Orange Celebrates Black History Month
Youth from Mt. Zion Baptist Soldiers for the Lord Steppers were present Saturday. information on notable black historical figures at Saturday’s Black History Month Celebration. RECORD PHOTO: Penny LeLeux
It was a day of education Saturday, at the Orange Branch of the National Association for the Advancement of Colored People (NAACP) Black History Month Program. It was held at the Joe Ware Plaza on W. Park Street in Orange, following a parade.
The program was opened with singing of “Lift Every Voice.”
“What if there were no black folk,” a children’s story told by Vinnie Mathews Hunter, was not only entertaining, but very educational to many present.
According to the tale, black inventors and innovators are responsible for many everyday items we take for granted including the ironing board, combs, brushes, dust pans, mops, light bulb filaments, clothes dryers, the pencil sharpener, fountain pens, typewriters, lawn mowers, refrigerators, car parts, traffic signals, the furnace, air conditioners, trolleys and more.
Marie Sanders claimed her voice was hoarse, but it was not apparent in her rousing, heartfelt rendition of Kumbayah.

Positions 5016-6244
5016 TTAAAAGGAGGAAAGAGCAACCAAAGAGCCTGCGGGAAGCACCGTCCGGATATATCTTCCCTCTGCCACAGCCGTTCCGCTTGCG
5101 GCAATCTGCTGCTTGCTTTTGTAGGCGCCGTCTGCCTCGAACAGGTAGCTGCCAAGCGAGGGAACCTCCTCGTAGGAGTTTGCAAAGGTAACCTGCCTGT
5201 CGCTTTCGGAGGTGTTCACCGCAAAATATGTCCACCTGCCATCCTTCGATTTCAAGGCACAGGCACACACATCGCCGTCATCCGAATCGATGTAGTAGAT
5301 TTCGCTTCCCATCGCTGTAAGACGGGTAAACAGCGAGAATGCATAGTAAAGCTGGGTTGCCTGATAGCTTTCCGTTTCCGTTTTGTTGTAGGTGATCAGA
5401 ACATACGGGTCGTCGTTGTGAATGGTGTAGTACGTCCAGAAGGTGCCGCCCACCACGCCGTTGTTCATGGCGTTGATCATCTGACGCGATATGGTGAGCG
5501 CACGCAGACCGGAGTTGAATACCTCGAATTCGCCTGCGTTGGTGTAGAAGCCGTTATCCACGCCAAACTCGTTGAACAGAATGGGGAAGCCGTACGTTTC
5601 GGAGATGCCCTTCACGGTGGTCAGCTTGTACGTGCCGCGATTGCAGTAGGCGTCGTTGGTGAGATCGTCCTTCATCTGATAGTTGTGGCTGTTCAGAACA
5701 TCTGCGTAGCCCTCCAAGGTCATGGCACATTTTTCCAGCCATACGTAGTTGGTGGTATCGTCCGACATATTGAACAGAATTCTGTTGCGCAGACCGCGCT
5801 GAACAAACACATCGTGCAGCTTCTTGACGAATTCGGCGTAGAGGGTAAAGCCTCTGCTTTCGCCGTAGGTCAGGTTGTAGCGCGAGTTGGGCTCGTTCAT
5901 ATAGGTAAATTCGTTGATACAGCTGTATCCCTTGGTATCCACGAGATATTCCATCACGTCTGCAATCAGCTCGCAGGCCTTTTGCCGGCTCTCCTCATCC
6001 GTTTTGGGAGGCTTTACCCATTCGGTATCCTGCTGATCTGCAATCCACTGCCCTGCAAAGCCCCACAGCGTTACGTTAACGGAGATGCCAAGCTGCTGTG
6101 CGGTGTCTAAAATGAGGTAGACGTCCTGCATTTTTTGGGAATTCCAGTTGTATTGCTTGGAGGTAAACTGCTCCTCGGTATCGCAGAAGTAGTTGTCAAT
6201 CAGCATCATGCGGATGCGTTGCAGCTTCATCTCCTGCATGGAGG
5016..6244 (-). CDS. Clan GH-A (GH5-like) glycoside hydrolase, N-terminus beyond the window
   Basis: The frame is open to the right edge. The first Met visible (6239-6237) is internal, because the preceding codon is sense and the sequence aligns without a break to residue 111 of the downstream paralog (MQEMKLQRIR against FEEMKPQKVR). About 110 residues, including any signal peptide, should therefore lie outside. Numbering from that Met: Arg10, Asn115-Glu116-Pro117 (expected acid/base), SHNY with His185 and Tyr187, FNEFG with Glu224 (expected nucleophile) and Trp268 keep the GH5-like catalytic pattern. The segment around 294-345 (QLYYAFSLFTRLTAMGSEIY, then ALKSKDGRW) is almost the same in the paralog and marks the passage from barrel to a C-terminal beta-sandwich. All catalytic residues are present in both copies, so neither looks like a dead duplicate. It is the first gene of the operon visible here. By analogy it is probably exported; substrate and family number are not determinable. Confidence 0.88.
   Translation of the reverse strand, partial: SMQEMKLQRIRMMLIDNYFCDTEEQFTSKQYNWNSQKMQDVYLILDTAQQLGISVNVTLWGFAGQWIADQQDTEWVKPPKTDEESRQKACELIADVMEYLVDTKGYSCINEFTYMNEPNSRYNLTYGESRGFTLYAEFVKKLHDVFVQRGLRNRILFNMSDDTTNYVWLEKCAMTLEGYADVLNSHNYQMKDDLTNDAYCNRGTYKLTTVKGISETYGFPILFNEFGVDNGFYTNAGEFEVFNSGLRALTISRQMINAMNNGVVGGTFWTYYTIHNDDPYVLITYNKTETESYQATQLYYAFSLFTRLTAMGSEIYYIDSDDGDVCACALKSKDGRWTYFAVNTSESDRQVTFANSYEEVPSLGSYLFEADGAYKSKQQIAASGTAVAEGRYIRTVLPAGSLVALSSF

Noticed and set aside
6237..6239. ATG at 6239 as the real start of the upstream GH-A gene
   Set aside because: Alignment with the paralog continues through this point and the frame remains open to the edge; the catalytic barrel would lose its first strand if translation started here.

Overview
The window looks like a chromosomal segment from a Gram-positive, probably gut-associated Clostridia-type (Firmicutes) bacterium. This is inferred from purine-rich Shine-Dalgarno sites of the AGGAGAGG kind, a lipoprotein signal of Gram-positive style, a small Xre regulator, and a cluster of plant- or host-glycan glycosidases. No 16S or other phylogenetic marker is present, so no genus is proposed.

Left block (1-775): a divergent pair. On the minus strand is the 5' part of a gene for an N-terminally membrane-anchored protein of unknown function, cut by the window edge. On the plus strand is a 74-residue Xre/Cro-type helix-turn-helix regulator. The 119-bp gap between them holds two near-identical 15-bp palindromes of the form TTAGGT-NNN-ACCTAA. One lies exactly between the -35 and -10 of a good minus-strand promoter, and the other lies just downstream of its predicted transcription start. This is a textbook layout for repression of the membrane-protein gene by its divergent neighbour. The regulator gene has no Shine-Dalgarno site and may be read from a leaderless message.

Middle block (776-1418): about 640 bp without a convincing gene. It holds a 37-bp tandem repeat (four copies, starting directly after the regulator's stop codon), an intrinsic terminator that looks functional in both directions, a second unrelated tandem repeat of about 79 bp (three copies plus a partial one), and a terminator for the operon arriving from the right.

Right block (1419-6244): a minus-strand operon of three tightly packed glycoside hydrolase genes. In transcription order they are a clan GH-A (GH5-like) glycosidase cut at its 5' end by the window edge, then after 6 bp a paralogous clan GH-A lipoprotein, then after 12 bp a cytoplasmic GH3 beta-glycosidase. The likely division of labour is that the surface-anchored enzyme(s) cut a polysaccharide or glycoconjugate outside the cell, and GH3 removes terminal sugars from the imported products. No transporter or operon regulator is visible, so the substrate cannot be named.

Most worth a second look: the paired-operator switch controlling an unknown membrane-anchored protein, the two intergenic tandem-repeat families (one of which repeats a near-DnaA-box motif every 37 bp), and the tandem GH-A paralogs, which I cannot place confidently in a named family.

Several local churches participated in Black History research presentations. Each church gave brief five minute presentations on the history of many notable black citizens that have contributed to the advancement of life in America.
Presentations were hosted by Kingdom Fellowship Tabernacle Church, Mt. Sinai Baptist Church, El Bethel Baptist Church, Mt. Calvary Baptist Church, Mt. Zion Baptist Church, Sixth Street Community Church, Salem United Methodist Church, St. Paul Baptist Church and St. Paul Missionary Baptist Church.
Dr. Jackie Mayfield, the interim president of the NAACP, gave a recap of Black History Research and explained the importance of educating children on their history by local people because of a lack of representation in state education of black contributions.
Addie Allen, an Orange candidate for the U.S. Senate spoke on the importance of voter awareness and the delays this year in the primary due to the legal battle over redistricting.
She also made voters aware of the new requirement of presenting photo identification such as a state driver’s license or Texas ID card to vote.
Allen encouraged, too, those 17 and-a-half or older to register now to be eligible to vote in the November election.